This week’s blog comes to you from Joanna Crocker, Patient Involvement Impact Assessment Fellow with the NIHR Oxford Biomedical Research Centre
What difference does patient and public involvement (PPI) make? This is one of the most complex and fascinating topics I have ever had the pleasure to work on, as well as one of the most challenging and controversial. There are mounting calls for evidence to demonstrate the value (or otherwise) of PPI, to justify the extra time and money required to involve patients and members of the public in research. Even if we believe that PPI is the ‘right’ thing to do on moral grounds, how should the limited time and budget for PPI be best spent to ensure the most benefit for patients and the least possible harm? Who should be involved, when and how? We need better evidence of the impact of PPI, in its many different guises, to be able to answer these questions. And it’s not just researchers who think so; many PPI contributors interviewed for our recent HealthTalk project agreed. As one carer put it, ‘This is a big investment that we’re making, and so we ought to be contributing something. It’s not just about having quite a nice time’!
The PIRRIST study will take a common problem in clinical trials – poor recruitment and retention of participants – and see whether these can be measurably improved by PPI. But not just any PPI… If we invite Mrs B., a breast cancer survivor, to join an advisory panel for a breast cancer clinical trial, would we expect her involvement to improve recruitment to the trial? Her impact will depend on many things, including her unique skills, experience, personality, links to wider networks of patients, and the behaviour of the rest of the panel and research team, such as: how much of a voice they give her (how much they listen), how early they involve her, what they ask her to do. If the research team involves Mrs B. after all the decisions about the clinical trial and recruitment have been made, or do not seriously consider what she has to say, how could we expect her involvement to influence recruitment? We might conclude that PPI has no impact on recruitment, when in fact it might, if done differently.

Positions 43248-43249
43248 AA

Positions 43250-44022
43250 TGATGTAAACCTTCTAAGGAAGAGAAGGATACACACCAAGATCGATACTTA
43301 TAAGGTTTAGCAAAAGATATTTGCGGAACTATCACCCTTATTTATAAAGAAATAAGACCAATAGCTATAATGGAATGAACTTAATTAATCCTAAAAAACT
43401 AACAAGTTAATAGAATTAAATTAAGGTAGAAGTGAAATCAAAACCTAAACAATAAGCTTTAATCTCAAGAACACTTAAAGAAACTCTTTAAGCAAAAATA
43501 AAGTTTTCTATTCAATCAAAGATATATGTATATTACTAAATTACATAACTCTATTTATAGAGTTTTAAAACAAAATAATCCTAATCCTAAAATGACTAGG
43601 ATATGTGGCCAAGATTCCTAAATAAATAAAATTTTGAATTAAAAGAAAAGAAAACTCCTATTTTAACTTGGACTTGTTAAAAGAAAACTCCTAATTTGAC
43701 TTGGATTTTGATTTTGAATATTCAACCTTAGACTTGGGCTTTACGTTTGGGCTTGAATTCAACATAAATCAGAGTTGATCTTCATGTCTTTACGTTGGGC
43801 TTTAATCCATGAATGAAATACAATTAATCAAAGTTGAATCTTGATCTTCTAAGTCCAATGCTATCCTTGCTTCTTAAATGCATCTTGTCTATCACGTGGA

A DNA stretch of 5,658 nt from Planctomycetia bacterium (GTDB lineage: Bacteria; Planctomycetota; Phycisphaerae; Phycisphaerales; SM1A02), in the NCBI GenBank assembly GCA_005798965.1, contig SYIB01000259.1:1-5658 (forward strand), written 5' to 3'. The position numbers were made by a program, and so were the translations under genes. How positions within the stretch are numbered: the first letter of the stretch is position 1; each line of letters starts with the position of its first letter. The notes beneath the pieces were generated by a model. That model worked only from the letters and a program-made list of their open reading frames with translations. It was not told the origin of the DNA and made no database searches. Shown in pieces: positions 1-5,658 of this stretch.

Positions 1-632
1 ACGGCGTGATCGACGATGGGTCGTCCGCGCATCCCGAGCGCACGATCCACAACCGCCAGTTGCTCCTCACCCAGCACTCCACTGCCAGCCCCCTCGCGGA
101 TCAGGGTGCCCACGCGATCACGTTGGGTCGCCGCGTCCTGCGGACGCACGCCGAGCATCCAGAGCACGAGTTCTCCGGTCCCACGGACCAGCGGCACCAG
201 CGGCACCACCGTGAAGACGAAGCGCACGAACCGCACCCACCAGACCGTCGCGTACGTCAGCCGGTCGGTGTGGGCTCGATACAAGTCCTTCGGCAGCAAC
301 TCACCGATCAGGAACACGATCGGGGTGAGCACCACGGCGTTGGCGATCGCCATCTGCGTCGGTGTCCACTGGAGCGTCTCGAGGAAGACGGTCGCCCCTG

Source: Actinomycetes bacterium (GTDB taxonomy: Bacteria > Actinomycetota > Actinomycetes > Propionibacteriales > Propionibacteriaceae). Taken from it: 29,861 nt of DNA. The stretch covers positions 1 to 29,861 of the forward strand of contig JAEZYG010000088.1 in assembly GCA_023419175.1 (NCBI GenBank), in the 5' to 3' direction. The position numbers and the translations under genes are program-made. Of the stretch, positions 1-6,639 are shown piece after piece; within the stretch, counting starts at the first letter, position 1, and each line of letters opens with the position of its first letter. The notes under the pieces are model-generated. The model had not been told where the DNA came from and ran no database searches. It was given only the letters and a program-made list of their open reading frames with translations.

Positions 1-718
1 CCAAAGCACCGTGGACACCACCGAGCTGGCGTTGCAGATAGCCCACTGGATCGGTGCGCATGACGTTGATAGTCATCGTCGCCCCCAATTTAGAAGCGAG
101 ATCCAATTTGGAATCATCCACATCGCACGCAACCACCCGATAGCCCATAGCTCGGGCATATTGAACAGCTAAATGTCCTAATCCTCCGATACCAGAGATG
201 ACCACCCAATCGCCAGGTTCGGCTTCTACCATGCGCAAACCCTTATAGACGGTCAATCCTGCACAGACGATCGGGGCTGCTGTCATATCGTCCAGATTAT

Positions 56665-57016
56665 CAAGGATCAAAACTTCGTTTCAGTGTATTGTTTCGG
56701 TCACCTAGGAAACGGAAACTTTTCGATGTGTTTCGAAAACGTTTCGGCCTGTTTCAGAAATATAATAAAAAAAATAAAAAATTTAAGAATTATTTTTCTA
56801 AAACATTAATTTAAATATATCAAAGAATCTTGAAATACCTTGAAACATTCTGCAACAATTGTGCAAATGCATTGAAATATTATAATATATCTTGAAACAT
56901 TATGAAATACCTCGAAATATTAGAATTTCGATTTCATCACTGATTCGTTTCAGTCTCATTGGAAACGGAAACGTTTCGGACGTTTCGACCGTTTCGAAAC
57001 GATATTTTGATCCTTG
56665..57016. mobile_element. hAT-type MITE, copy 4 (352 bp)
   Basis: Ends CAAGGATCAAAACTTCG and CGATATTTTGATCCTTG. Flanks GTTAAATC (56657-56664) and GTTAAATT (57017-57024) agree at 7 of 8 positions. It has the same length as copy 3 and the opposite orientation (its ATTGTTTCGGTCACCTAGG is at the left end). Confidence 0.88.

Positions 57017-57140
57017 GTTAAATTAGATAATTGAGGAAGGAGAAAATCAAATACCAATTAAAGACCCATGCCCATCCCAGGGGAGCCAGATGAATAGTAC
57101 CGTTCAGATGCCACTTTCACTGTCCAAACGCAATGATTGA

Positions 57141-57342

So, PIRRIST will develop a PPI intervention designed to enhance recruitment and retention in surgical trials. Recruitment and retention are attractive targets, since they are often problematic and this can lead to complete failure of clinical trials (meaning lots of wasted time and money, and no benefit for patients). PIRRIST is part of the Trial Forge initiative to improve the efficiency of clinical trials, and focuses on surgical trials where recruitment and retention can be particularly difficult.
Our intervention will be developed using the best available evidence and knowledge so that it has genuine potential to improve recruitment and retention. Some of this evidence already exists, and some of it will be collected by us through surveys, focus groups and a workshop with ‘key players’ over the next 12 months. Those key players are people who ‘do’ PPI and who recruit and retain participants in surgical trials – involved patients and members of the public, surgical trial investigators and administrators, research nurses and PPI co-ordinators. The workshop at the end of the process will result in one PPI intervention that all agree is most promising.
We hope to then test this intervention experimentally, by comparing the recruitment and retention of surgical trial participants with and without the intervention, to see whether the intervention makes a measurable difference. A key part of our study will also investigate how different situations and practices influence the way the intervention works and how much difference it makes, as well as other impacts it may have, positive or negative, beyond recruitment and retention. Some people argue that PPI is so complex and context-dependent that it should not be subjected to experimental testing. And such experiments are few and far between. But for now I believe this type of evaluation can play an important role in assessing the impact of PPI, alongside other methods. Without it, we simply can’t say attribute recruitment successes to PPI. We can’t say that PPI ‘works’ in this sense, let alone ‘when’ and ‘how’.
Perhaps this desire to apply an experimental approach to PPI stems from my original training in biomedical science, which I will probably never shake off (and secretly don’t want to). And perhaps I will be persuaded to change my mind in time. But it is certainly very exciting to be having a go, and I can’t wait to reveal what our intervention will be and share our findings with you… Watch this space!
Joanna Crocker is a postdoctoral Research Fellow funded by the NIHR Oxford Biomedical Research Centre. She is very grateful to a fantastically supportive and inspiring team of academic and lay colleagues and advisors, and for additional support from the MRC Network of Hubs for Trials Methodology Research.